Actions have consequences. The Irish car market is unwell.
It’s about three years since I wrote one of these analyses. Back in 2017, when I last did so, the side-effects of Britain’s referendum decision had yet to filter through in any meaningful way. However, some three years later the effects are plain to see. Because despite being outwardly one of the better performing EU member-states of late, the Republic of Ireland’s economy has been hobbled, without Britain having left the EU at all.
Amongst the sectors adversely affected, the car market is amongst the most apparent. Having been on a steady post-crisis growth curve up to 2016, with deliveries that year of 146,672, car sales have bucked more favourable economic trends, aligning closer with Sterling’s value against the Euro – a state of affairs resulting in a significant fall in new car sales with all the resultant knock-on effects that brings.
According to figures released earlier this month from the Society of the Irish Motor Industry (SIMI), new car registrations for 2019 topped out at 117,100, 6.8% lower than in 2018, but 20.1% down on 2016 figures. Of these, diesel accounted for 47%, Petrol 41%, Hybrid 9%, Electric 3%, and Plug-In Hybrid 1% of sales last year. Despite its near-pariah status across most EU nations in the wake of various emissions scandals, diesel-power has (just about) maintained its dominance, although petrol-powered engines are making a comeback. However, hybrid, EV and plug-ins made notable market share gains throughout 2019.
Across the Republic, the top ten car marques by sales are as follows. VW maintained its now habitual first place. Toyota held second, followed by Hyundai, then Ford, Skoda, and Nissan. In seventh place is Renault, followed by Kia, then Peugeot and lastly, Audi. Apart from Toyota, Skoda and Peugeot, all top ten brands experienced a fall-off in demand through 2019, while once top-ten regular, Opel have dropped out entirely with a resurgent Seat nipping closely behind.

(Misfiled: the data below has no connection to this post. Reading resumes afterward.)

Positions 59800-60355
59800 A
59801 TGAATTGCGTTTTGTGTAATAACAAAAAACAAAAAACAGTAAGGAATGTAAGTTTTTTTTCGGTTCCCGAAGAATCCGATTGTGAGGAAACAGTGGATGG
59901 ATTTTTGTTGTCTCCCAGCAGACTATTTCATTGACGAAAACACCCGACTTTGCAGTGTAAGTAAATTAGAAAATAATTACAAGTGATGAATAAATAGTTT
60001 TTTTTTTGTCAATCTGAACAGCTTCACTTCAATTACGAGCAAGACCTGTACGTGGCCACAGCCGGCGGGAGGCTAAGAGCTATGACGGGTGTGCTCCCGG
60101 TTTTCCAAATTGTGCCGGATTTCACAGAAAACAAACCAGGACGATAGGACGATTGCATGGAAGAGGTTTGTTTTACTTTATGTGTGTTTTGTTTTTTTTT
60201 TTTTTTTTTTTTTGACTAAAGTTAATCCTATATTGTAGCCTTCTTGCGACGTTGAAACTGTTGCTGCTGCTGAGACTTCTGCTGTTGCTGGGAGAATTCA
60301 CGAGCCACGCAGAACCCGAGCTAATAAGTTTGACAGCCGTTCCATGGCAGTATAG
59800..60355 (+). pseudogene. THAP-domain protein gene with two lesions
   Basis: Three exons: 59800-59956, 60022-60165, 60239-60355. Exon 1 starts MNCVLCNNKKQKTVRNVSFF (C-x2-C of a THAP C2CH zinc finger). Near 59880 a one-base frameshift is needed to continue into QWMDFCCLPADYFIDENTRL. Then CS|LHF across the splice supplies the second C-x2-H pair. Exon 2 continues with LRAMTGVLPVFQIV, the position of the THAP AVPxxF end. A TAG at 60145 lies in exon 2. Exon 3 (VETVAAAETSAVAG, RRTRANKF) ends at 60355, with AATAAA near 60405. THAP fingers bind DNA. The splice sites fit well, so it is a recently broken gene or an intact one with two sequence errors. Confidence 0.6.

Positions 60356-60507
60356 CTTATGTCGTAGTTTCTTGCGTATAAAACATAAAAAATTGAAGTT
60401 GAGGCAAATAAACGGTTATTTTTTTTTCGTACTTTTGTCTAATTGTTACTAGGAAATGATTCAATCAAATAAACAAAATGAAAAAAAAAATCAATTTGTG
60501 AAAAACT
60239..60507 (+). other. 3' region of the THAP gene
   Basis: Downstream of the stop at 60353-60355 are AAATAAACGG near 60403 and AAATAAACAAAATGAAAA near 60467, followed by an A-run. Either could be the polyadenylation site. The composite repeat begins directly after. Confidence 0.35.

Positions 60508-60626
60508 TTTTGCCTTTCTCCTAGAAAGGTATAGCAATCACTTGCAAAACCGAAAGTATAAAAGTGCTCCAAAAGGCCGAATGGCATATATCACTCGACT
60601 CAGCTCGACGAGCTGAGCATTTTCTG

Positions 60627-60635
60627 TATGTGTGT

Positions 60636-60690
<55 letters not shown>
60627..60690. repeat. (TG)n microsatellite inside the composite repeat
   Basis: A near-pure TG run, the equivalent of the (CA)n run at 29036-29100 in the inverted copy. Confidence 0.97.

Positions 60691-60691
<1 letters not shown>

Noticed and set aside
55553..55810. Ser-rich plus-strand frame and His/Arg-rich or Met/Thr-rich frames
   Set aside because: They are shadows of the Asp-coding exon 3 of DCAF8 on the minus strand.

Of the remainder, only Land Rover (+11%), Mitsubishi (+18.5%), Lexus (+3.5%), Tesla (+125%), Jeep (+25%), DS Auto (+171%) and Bentley (+16.6%) posted sales gains last year – albeit, the latter two from an extremely low base. The remainder suffered varying degrees of reversals, the most significant however being Mercedes (-20%), Jaguar (-24%), Fiat (-39%), Ssangyong (-41.9%), Subaru (-50.7%), and Alfa Romeo (-55%).
Modelwise, the top ten looks a little like this. The Toyota Corolla surged back to first position on the back of the new generation, with Hyundai’s once first-placed Tucson second, and Nissan’s eternal Qashqai, VW’s Tiguan, and Skoda’s Octavia making up the first five places. Sixth was Hyundai’s Kona crossover, followed by the VW Golf, Ford Focus, Toyota Yaris, and in tenth, Toyota’s can’t get enough of ’em C-HR. Five compact crossovers and five conventional, mostly C-segment hatchbacks. The modern day car market in a nutshell.
But another more significant, if hitherto unreported factor is skewing the Irish car market. The increasing cost of new cars has for some time now fuelled a burgeoning market in second-hand imports from the UK. Posting record numbers for the second year running, SIMI figures show 113,926 imported used cars entering the country in 2019, registering an increase of 13.1% over figures for 2018 (100,755) – a figure that comes alarmingly close to equalling that of new car sales.